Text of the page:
Dear Mark Zuckerberg: Democracy is not a Facebook focus group.

Mark Zuckerberg, chairman and CEO of Facebook, waves at the CEO summit during the annual Asia Pacific Economic Cooperation (APEC) forum in Lima, Peru. Mark Zuckerberg, chairman and CEO of Facebook, waves at the CEO summit during the annual Asia Pacific Economic Cooperation forum in Lima, Peru. (AP Photo/Esteban Felix, File)

With his 5,800-word manifesto on “Building Global Community,” Facebook chief executive officer Mark Zuckerberg seems to be easing ever more into his role as benevolent dictator of the media universe. As recently as just after the U.S. elections in November, he attempted to dodge responsibility for Facebook’s role in shaping the outcome. Now, three months later, he is ready to take charge of the security, accuracy and diversity of how the world shares information. And he wants our help.

The latter third of the essay centers around a call for Facebook to “explore examples of how community governance might work at scale.” This comes in the context of the declining fortunes of democracy in governments the world over; we may be losing our countries to authoritarians, but at least we will have our Facebook. The proposal seems to amount to a cascading series of online focus groups—of which we may or may not know we are a part—managed by artificial intelligence in order to develop fine-tuned acceptability standards for content across various world cultures. But democracy is not a focus group.

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Democracy is not a focus group.

Democracy means ownership and accountability, along with shared governance. That is how you make sure the governance is real, that it matters and that participants will take it seriously. In a country with functioning democracy, citizens vote responsibly because they know they will own the consequences if they don’t. They will be footing the bill. Same with the investors in a corporation or the members of a cooperative business, whether it is a neighborhood food co-op or a national credit union.

Offering free input to an unaccountable oligarchy is very different. It is more like feudalism. King Louis XVI offered his subjects focus groups when he initiated the Cahiers de Doléances in early 1789; it was only with the start of the revolution later that year that the process of securing some real democracy began. If Mr. Zuckerberg’s vision for government is anything like Facebook’spast experiments with referenda on its terms of service, users should demand better before the sham-democracy starts.

Ownership is also about economics. It is about who benefits. Right now, Facebook is in the process of absorbing huge swaths of the global advertising market, lots of our life-giving communities and now much of politics and media—funnelling the profits mainly to the founders, early investors and other large shareholders. Mr. Zuckerberg has tried to dismiss this concern. “One thing I have been wondering recently is if people misdiagnosed it that the hope for the future is all economic,” hetold Kara Swisher in an interview about the manifesto. “But the things that are happening in our world now are all about the social world not being what people need.”

This billionaire’s refusal to recognize the rise of authoritarianism as a symptom of economic inequality and insecurity is startling. He views unrest—as authoritarians tend to—as a problem of faulty management, not of unjust accumulations of power.

Mr. Zuckerberg is at least right about one thing: Online platforms like his may be the best hope for democracy in a time of reactionary politics.

Mr. Zuckerberg is at least right about one thing: Online platforms like his may be the best hope for democracy in a time of reactionary politics. But not in the fashion he suggests. The growing movement for “platform cooperativism” envisions online platforms truly owned and governed by those who depend on them;experiments around the world are beginning to demonstrate that this kind of democratic internet is possible and competitive. Already Twitter isfacing pressure from shareholders to consider this option for the company’s future.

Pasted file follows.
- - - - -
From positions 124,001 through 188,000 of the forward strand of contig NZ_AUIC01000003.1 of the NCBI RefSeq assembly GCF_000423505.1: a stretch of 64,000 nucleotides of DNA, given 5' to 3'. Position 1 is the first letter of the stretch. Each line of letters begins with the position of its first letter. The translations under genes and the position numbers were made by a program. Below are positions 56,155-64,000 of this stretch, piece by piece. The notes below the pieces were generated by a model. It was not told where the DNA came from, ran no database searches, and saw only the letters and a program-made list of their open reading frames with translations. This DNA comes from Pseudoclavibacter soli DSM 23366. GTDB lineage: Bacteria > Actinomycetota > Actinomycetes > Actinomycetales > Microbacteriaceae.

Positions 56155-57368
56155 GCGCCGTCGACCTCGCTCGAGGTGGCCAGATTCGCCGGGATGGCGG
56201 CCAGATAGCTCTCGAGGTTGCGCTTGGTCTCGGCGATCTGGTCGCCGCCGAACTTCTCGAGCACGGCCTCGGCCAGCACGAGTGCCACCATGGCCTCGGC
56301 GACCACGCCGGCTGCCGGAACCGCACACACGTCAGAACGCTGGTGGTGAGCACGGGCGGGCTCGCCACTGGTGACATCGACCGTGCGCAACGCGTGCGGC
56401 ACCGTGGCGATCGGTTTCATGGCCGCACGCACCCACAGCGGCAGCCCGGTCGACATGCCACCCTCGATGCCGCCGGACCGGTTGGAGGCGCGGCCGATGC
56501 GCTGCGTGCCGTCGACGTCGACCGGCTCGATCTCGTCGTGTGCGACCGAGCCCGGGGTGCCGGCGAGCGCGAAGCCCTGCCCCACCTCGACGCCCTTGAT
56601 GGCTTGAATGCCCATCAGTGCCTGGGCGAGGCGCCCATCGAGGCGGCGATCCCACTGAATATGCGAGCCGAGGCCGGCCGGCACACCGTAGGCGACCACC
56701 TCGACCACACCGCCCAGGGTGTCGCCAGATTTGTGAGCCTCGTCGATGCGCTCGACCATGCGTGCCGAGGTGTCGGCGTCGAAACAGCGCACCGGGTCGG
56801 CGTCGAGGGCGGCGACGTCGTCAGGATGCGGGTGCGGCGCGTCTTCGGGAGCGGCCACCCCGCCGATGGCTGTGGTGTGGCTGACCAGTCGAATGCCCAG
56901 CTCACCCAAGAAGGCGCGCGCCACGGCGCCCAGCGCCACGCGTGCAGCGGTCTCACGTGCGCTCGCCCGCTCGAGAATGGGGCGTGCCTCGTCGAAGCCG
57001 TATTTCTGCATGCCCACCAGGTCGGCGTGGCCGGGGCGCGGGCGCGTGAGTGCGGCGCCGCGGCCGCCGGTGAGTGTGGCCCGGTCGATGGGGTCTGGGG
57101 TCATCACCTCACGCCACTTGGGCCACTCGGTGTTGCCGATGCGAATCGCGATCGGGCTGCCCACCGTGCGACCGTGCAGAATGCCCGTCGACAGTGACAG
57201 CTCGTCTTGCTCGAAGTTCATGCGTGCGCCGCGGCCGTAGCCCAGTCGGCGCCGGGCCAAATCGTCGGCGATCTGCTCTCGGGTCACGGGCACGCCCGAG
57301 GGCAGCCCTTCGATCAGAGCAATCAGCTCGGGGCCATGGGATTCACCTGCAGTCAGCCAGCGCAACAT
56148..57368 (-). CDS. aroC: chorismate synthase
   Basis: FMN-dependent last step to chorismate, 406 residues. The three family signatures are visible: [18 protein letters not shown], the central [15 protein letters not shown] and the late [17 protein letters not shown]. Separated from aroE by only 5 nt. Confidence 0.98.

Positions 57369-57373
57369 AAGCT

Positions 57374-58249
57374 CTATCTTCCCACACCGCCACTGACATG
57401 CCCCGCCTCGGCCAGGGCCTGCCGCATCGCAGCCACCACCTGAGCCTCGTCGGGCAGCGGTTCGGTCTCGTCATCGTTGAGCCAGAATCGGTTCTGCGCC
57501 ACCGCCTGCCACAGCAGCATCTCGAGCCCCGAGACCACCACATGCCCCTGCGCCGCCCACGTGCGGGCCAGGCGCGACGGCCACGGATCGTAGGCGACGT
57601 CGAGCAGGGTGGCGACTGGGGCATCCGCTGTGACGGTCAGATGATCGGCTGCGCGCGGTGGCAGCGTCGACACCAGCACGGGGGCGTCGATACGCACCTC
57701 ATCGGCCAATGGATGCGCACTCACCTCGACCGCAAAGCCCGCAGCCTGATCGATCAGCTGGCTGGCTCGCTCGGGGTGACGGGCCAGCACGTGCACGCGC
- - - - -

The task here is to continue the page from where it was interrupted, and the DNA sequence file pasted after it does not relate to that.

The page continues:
Nobody is better-positioned to jumpstart such democracy than Mark Zuckerberg. Late in 2015, he and his wife announced plans to donate 99 percent of their Facebook stock to their own LLC for charitable purposes—for instance,curing every disease. This is a noble ambition, but perhaps more noble, and certainly more democratic, would be to distribute that stock among the people who made it valuable in the first place: Facebook’s users. Like the British retailer John Lewis Partnership did for its employees, the stock could be held in a trust that users directly control and have the opportunity to benefit from.

On the one hand, Mr. Zuckerberg would be demonstrating that he takes democracy seriously—that he really believes in collective wisdom, rightly organized and incentivized, as wiser than any one mind. On the other hand, users might then have at least a seat in the boardroom when decisions are being made about what to do with their valuable, personal data now locked up in the platform.

This is not only just; it is sensible. Co-ownership means real accountability. It would prevent fiascos of governance without ownership, like when Reddit users revolted and shut down large swaths of the platform. It would also foster a kind of self-regulation, which might forestall governments from further erecting an onerous patchwork of their own constraints. In the United States, for instance, cooperative electric utilities face far less state regulation than their investor-owned counterparts.

Most of all, sharing ownership would be just. If Mr. Zuckerberg is up to the task of forming the new world media order and doing it democratically, let’s at least make that democracy honest.

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James O'Reilly
9 months ago

Massively successful, massively wealthy, AND massive ego.
Believes that at a young age with limited life experience beyond the super rich 1% he is in a position to preach to the rest of mankind.
Grow up, experience heartache and defeat, succor the hurt and needy personally, find people to relate to outside of your bubble, live a few more years (maybe have a teenage child tell you that you are totally out of touch), then MAYBE you are in a position to deliver a Manifesto about how the rest of us should behave.
Get over yourself, Mark, seek humility, seek some mentors with life lessons to share, and pipe down. The rest of us are trying to figure it out without an entitled young billionaire telling us how to live!